Skip to main content

School of Social Work Faculty Lead Evaluation of State’s Co-located Services for Intimate Partner and Sexual Violence

by Jordan Wingate

This article originally appeared in the School of Social Work 2024 Spring Impact Report.

Family justice centers (FJCs) — a type of co-located service center in which providers from different sectors and agencies come together under one roof to support clients, including survivors of intimate partner violence and sexual violence (IPV/SV) — are proliferating in the United States and internationally.

But the complexity of this service model and the sensitivity of client experiences has left a key question unanswered: what makes these models work?

Now, funded by the National Institute of Justice ($539,232), an evaluation team led by two University of North Carolina at Chapel Hill School of Social Work faculty members is drawing on IPV/SV population expertise and implementation science to help answer this question.

Co-located service models like FJCs are founded on the assumption that placing services together makes it easier for providers to collaborate, allows clients (who are often experiencing acute crises) to efficiently access services, and promotes positive client outcomes. A survivor of IPV/SV, for instance, could access domestic violence services, court services and law enforcement in a single visit — and, crucially, would only have to recount their traumatic story one time.

“The model makes a lot of sense on paper,” said Associate Professor Cindy Fraga Rizo (M-PI), who is co-leading the study with her colleague, Research Associate Professor Tonya Van Denise (M-PI). Yet she noted that the limited evaluations of these models can cause challenges for funders who want to implement these resource-intensive models in strategic ways that improve their success and sustainability. “The evidence base hasn’t really caught up.”

There’s a reason for the lack of research evaluating co-located service models for IPV/SV survivors: it’s extremely difficult to do.

Because clients can be served by different combinations of agencies at different centers, it’s challenging to isolate which services are benefiting which clients. Though co-located, the agency partners within a center can also have distinct data gathering and privacy protocols, limiting their ability to share data with each other or researchers. Further, IPV/SV survivors seeking services often have trauma and immediate needs that make it difficult to participate in research focused on their experiences.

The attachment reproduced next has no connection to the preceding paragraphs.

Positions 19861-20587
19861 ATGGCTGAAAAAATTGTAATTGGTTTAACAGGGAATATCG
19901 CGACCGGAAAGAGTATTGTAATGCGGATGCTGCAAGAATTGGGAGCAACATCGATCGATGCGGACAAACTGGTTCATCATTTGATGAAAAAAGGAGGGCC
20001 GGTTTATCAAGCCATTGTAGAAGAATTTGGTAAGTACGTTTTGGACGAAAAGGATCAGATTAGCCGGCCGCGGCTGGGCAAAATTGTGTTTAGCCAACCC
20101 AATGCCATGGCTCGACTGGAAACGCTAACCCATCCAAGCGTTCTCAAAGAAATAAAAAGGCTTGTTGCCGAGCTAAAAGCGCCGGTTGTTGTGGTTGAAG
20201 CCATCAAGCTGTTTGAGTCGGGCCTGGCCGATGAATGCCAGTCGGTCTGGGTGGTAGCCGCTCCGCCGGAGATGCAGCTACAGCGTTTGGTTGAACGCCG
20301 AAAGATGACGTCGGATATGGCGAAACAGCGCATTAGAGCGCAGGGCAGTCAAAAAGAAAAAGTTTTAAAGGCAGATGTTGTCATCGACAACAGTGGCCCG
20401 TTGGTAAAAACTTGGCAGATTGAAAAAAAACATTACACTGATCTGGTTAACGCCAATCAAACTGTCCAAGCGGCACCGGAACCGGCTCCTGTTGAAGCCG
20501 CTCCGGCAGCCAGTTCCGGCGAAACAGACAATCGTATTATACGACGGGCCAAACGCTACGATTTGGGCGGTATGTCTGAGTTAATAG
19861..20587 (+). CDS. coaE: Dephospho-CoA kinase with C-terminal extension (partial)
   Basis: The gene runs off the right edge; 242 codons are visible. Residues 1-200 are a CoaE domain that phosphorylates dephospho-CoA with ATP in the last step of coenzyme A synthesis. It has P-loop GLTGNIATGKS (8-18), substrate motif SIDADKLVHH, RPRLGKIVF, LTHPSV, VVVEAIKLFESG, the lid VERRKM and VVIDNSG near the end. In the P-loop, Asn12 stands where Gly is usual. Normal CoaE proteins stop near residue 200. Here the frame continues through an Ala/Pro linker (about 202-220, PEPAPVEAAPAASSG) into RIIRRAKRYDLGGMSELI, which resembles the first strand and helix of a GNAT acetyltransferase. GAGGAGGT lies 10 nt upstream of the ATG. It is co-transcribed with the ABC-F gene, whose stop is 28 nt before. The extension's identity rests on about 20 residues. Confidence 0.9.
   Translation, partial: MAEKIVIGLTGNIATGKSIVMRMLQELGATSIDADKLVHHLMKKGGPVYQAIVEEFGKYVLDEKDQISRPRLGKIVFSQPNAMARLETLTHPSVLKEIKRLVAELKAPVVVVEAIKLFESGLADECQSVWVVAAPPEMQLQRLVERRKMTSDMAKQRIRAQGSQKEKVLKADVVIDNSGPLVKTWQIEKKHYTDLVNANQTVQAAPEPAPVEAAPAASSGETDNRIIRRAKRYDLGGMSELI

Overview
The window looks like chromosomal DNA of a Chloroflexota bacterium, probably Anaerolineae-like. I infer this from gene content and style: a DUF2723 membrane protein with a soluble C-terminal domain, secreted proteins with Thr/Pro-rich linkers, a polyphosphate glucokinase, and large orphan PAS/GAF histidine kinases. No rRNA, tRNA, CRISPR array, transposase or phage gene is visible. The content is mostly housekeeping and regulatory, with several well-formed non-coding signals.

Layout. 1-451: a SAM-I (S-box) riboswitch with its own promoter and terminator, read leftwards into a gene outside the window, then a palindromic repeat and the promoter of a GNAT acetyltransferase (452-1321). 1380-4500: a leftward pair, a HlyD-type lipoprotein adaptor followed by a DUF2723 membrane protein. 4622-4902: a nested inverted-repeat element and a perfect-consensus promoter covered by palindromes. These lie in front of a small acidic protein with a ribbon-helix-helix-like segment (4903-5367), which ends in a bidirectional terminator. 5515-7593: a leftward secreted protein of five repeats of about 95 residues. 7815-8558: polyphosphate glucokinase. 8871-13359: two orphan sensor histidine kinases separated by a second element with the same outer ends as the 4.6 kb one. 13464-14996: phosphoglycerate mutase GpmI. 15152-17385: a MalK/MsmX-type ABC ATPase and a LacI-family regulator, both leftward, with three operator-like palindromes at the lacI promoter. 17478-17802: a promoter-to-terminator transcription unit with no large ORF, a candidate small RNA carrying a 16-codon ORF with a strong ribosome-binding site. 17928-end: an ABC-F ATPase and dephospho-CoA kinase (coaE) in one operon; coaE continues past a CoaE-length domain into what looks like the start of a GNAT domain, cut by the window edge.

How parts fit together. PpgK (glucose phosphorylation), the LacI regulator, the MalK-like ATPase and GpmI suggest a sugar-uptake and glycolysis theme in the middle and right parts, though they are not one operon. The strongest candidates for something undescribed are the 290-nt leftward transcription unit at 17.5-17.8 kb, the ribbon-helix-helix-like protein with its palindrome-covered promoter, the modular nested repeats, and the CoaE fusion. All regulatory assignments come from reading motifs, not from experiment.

“Clients are coming to the centers in a time of crisis,” Van Deinse said. “All our data collection needs to be trauma-informed to respect clients’ needs and contexts.”

To meet these challenges, Rizo and Van Deinse have built relationships with FJCs and other co-located service providers to learn about FJCs’ core programming and their goals for evaluating their services — a process that began as a series of road trips taking them to service sites hundreds of miles across the state.

Since then, beyond conducting a systematic review of co-located services for IPV/SV survivors, their team convened a summit of FJC stakeholders and established a quarterly workgroup for researchers and FJC staff to share resources and ideas for evaluating their impact on clients. These partnerships are not only building a network among the state’s FJCs; they also provided the research team with essential information about providers’ goals and ideas for conducting these evaluations.

Following this community-engaged groundwork, Rizo and Van Deinse’s team are now piloting a trauma-informed data collection process that invites FJC clients to enroll in a study and, if they consent, choose to provide data on their own or with the researcher and the data collection format (e.g., online, over the phone, paper copy). The 41 people they’ve enrolled in this process so far provide initial evidence that their research methods work: that it is possible to evaluate co-located service centers in ways that are sensitive to IPV/SV survivors’ experiences.

Building on to this important finding, this team is using implementation science methods that will offer a road map for identifying and measuring core components of the co-located service model and developing a process for measuring model fidelity (meaning whether the program was implemented as intended) that allows for necessary tailoring and adaptation to the local context.

“Complex and co-located models are used in lots of sectors,” Van Deinse said. “And I think what we learn in this study will be applicable in other areas, too.”

This process provides their partners with tools to gather and evaluate data that can help them make decisions about their service model and secure funding by providing evidence of the impact of their services on client outcomes.

“People working within FJCs believe that they work because we’re seeing and feeling the differences,” noted Beth McCollum, manager of a partnering FJC in North Carolina’s Guilford County. “But feelings don’t lead to funding decisions.”

Rizo sees the project’s potential benefits as the direct result of service providers’ continued input and engagement and clients’ willingness to discuss their own sensitive information to help improve services for all.

“This project could not have happened without the partners and clients who trusted us,” she said.

To read more articles in the School of Social Work 2024 Spring Impact Report, click here.